by five percent annually over the next two decades while passenger numbers in
Randy Tinseth, vice-president of marketing for Boeing Commercial Airplanes, said the company had adjusted its forecasting based on the strength in the Asia-Pacific market.
Tinseth said the US would also fall in airline market prominence while demand for low-cost carriers and short-haul aircraft will take off further.
"Looking at numbers of passengers, Asia-Pacific will surpass the North American market in a 20-year period," he said. "We also see more balance from the European segment and continued growth in the Middle East."
"There is a significant increase, with a great deal of that due to the improving economy (in Australia)," he said.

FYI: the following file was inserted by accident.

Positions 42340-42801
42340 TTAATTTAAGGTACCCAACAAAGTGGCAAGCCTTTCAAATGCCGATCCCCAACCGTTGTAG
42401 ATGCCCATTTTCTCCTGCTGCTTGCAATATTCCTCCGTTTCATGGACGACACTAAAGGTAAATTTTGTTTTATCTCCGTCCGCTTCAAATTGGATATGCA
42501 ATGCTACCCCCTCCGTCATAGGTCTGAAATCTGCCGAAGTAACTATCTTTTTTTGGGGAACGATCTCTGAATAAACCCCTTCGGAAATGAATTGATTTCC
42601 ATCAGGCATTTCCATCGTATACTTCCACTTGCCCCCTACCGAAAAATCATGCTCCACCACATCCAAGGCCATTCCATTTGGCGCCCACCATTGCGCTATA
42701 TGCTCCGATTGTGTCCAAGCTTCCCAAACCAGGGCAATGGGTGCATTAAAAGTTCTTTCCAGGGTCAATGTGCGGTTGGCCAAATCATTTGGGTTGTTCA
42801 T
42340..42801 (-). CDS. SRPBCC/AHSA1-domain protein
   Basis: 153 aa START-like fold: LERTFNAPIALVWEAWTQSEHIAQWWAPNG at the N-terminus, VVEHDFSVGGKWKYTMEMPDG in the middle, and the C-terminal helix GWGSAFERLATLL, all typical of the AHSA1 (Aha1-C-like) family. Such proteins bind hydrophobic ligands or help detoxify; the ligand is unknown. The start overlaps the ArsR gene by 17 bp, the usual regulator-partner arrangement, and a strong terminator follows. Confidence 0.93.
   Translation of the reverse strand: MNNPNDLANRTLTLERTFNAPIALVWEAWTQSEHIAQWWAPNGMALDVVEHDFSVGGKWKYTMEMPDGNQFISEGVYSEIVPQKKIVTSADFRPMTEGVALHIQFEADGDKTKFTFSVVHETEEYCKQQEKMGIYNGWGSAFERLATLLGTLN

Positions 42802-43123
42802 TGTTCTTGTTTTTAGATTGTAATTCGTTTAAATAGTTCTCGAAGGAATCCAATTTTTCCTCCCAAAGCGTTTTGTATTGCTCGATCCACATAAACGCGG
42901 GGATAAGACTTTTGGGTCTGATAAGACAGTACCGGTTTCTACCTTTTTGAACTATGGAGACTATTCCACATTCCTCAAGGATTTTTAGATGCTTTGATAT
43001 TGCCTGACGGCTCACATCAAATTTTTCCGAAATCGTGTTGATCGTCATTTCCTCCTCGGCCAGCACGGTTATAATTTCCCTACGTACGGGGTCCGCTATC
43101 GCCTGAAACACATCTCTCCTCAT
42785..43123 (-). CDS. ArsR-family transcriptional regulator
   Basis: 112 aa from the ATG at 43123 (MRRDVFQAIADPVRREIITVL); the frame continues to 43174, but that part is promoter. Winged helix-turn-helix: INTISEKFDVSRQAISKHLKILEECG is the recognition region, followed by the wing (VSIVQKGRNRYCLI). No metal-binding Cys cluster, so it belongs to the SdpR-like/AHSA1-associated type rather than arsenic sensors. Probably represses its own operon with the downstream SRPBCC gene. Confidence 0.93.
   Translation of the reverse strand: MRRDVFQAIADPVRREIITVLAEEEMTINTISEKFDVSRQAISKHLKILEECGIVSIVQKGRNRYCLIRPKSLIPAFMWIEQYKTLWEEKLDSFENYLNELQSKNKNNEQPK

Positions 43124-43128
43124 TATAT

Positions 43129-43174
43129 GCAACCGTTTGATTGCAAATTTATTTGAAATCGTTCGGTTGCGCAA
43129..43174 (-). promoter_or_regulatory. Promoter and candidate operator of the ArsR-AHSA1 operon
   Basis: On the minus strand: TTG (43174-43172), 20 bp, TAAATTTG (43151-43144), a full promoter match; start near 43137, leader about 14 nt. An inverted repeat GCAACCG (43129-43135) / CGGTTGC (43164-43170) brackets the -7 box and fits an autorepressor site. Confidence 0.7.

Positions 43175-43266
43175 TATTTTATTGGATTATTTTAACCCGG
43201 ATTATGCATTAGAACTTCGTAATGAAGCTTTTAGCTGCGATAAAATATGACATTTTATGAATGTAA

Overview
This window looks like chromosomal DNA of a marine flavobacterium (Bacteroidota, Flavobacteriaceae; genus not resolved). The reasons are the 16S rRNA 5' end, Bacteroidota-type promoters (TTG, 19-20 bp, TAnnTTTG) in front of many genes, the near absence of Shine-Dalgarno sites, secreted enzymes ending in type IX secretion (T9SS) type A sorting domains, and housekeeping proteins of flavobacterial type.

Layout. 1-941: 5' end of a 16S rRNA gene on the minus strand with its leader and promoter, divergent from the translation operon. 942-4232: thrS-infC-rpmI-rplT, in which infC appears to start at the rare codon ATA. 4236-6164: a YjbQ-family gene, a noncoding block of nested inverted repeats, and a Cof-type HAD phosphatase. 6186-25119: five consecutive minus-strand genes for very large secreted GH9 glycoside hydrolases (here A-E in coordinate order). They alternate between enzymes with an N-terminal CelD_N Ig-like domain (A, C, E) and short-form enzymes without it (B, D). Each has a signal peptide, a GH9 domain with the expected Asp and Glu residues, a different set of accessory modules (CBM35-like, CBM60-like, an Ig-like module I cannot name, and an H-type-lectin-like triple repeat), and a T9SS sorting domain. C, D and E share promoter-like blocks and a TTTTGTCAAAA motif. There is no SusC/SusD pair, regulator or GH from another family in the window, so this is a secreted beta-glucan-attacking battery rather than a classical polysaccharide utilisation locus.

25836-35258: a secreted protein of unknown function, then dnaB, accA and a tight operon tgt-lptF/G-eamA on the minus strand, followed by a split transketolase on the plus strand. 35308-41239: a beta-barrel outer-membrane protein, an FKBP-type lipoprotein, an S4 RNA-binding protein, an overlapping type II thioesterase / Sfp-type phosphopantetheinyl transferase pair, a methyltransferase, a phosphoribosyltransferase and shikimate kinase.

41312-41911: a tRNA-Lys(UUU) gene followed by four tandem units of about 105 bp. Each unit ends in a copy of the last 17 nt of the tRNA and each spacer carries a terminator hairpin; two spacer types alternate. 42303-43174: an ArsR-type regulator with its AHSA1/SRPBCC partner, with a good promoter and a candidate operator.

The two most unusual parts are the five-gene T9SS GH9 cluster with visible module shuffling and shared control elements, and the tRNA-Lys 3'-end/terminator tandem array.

Although the price of fuel could affect demand, Boeing expected some moderation in fuel pricing in that time, he said.
"Fuel for us has been a double edged sword," he said.
"Fuel prices have been high but economies have been growing well, so airplanes have been profitable in this time of high fuel prices and what that has meant for us is they can afford to replace older airplanes with more efficient aircraft."
Tinseth said Boeing was confident its 787 Dreamliner would be delivered by May 2008 as scheduled, despite the pushing back of its first flight due to production problems.
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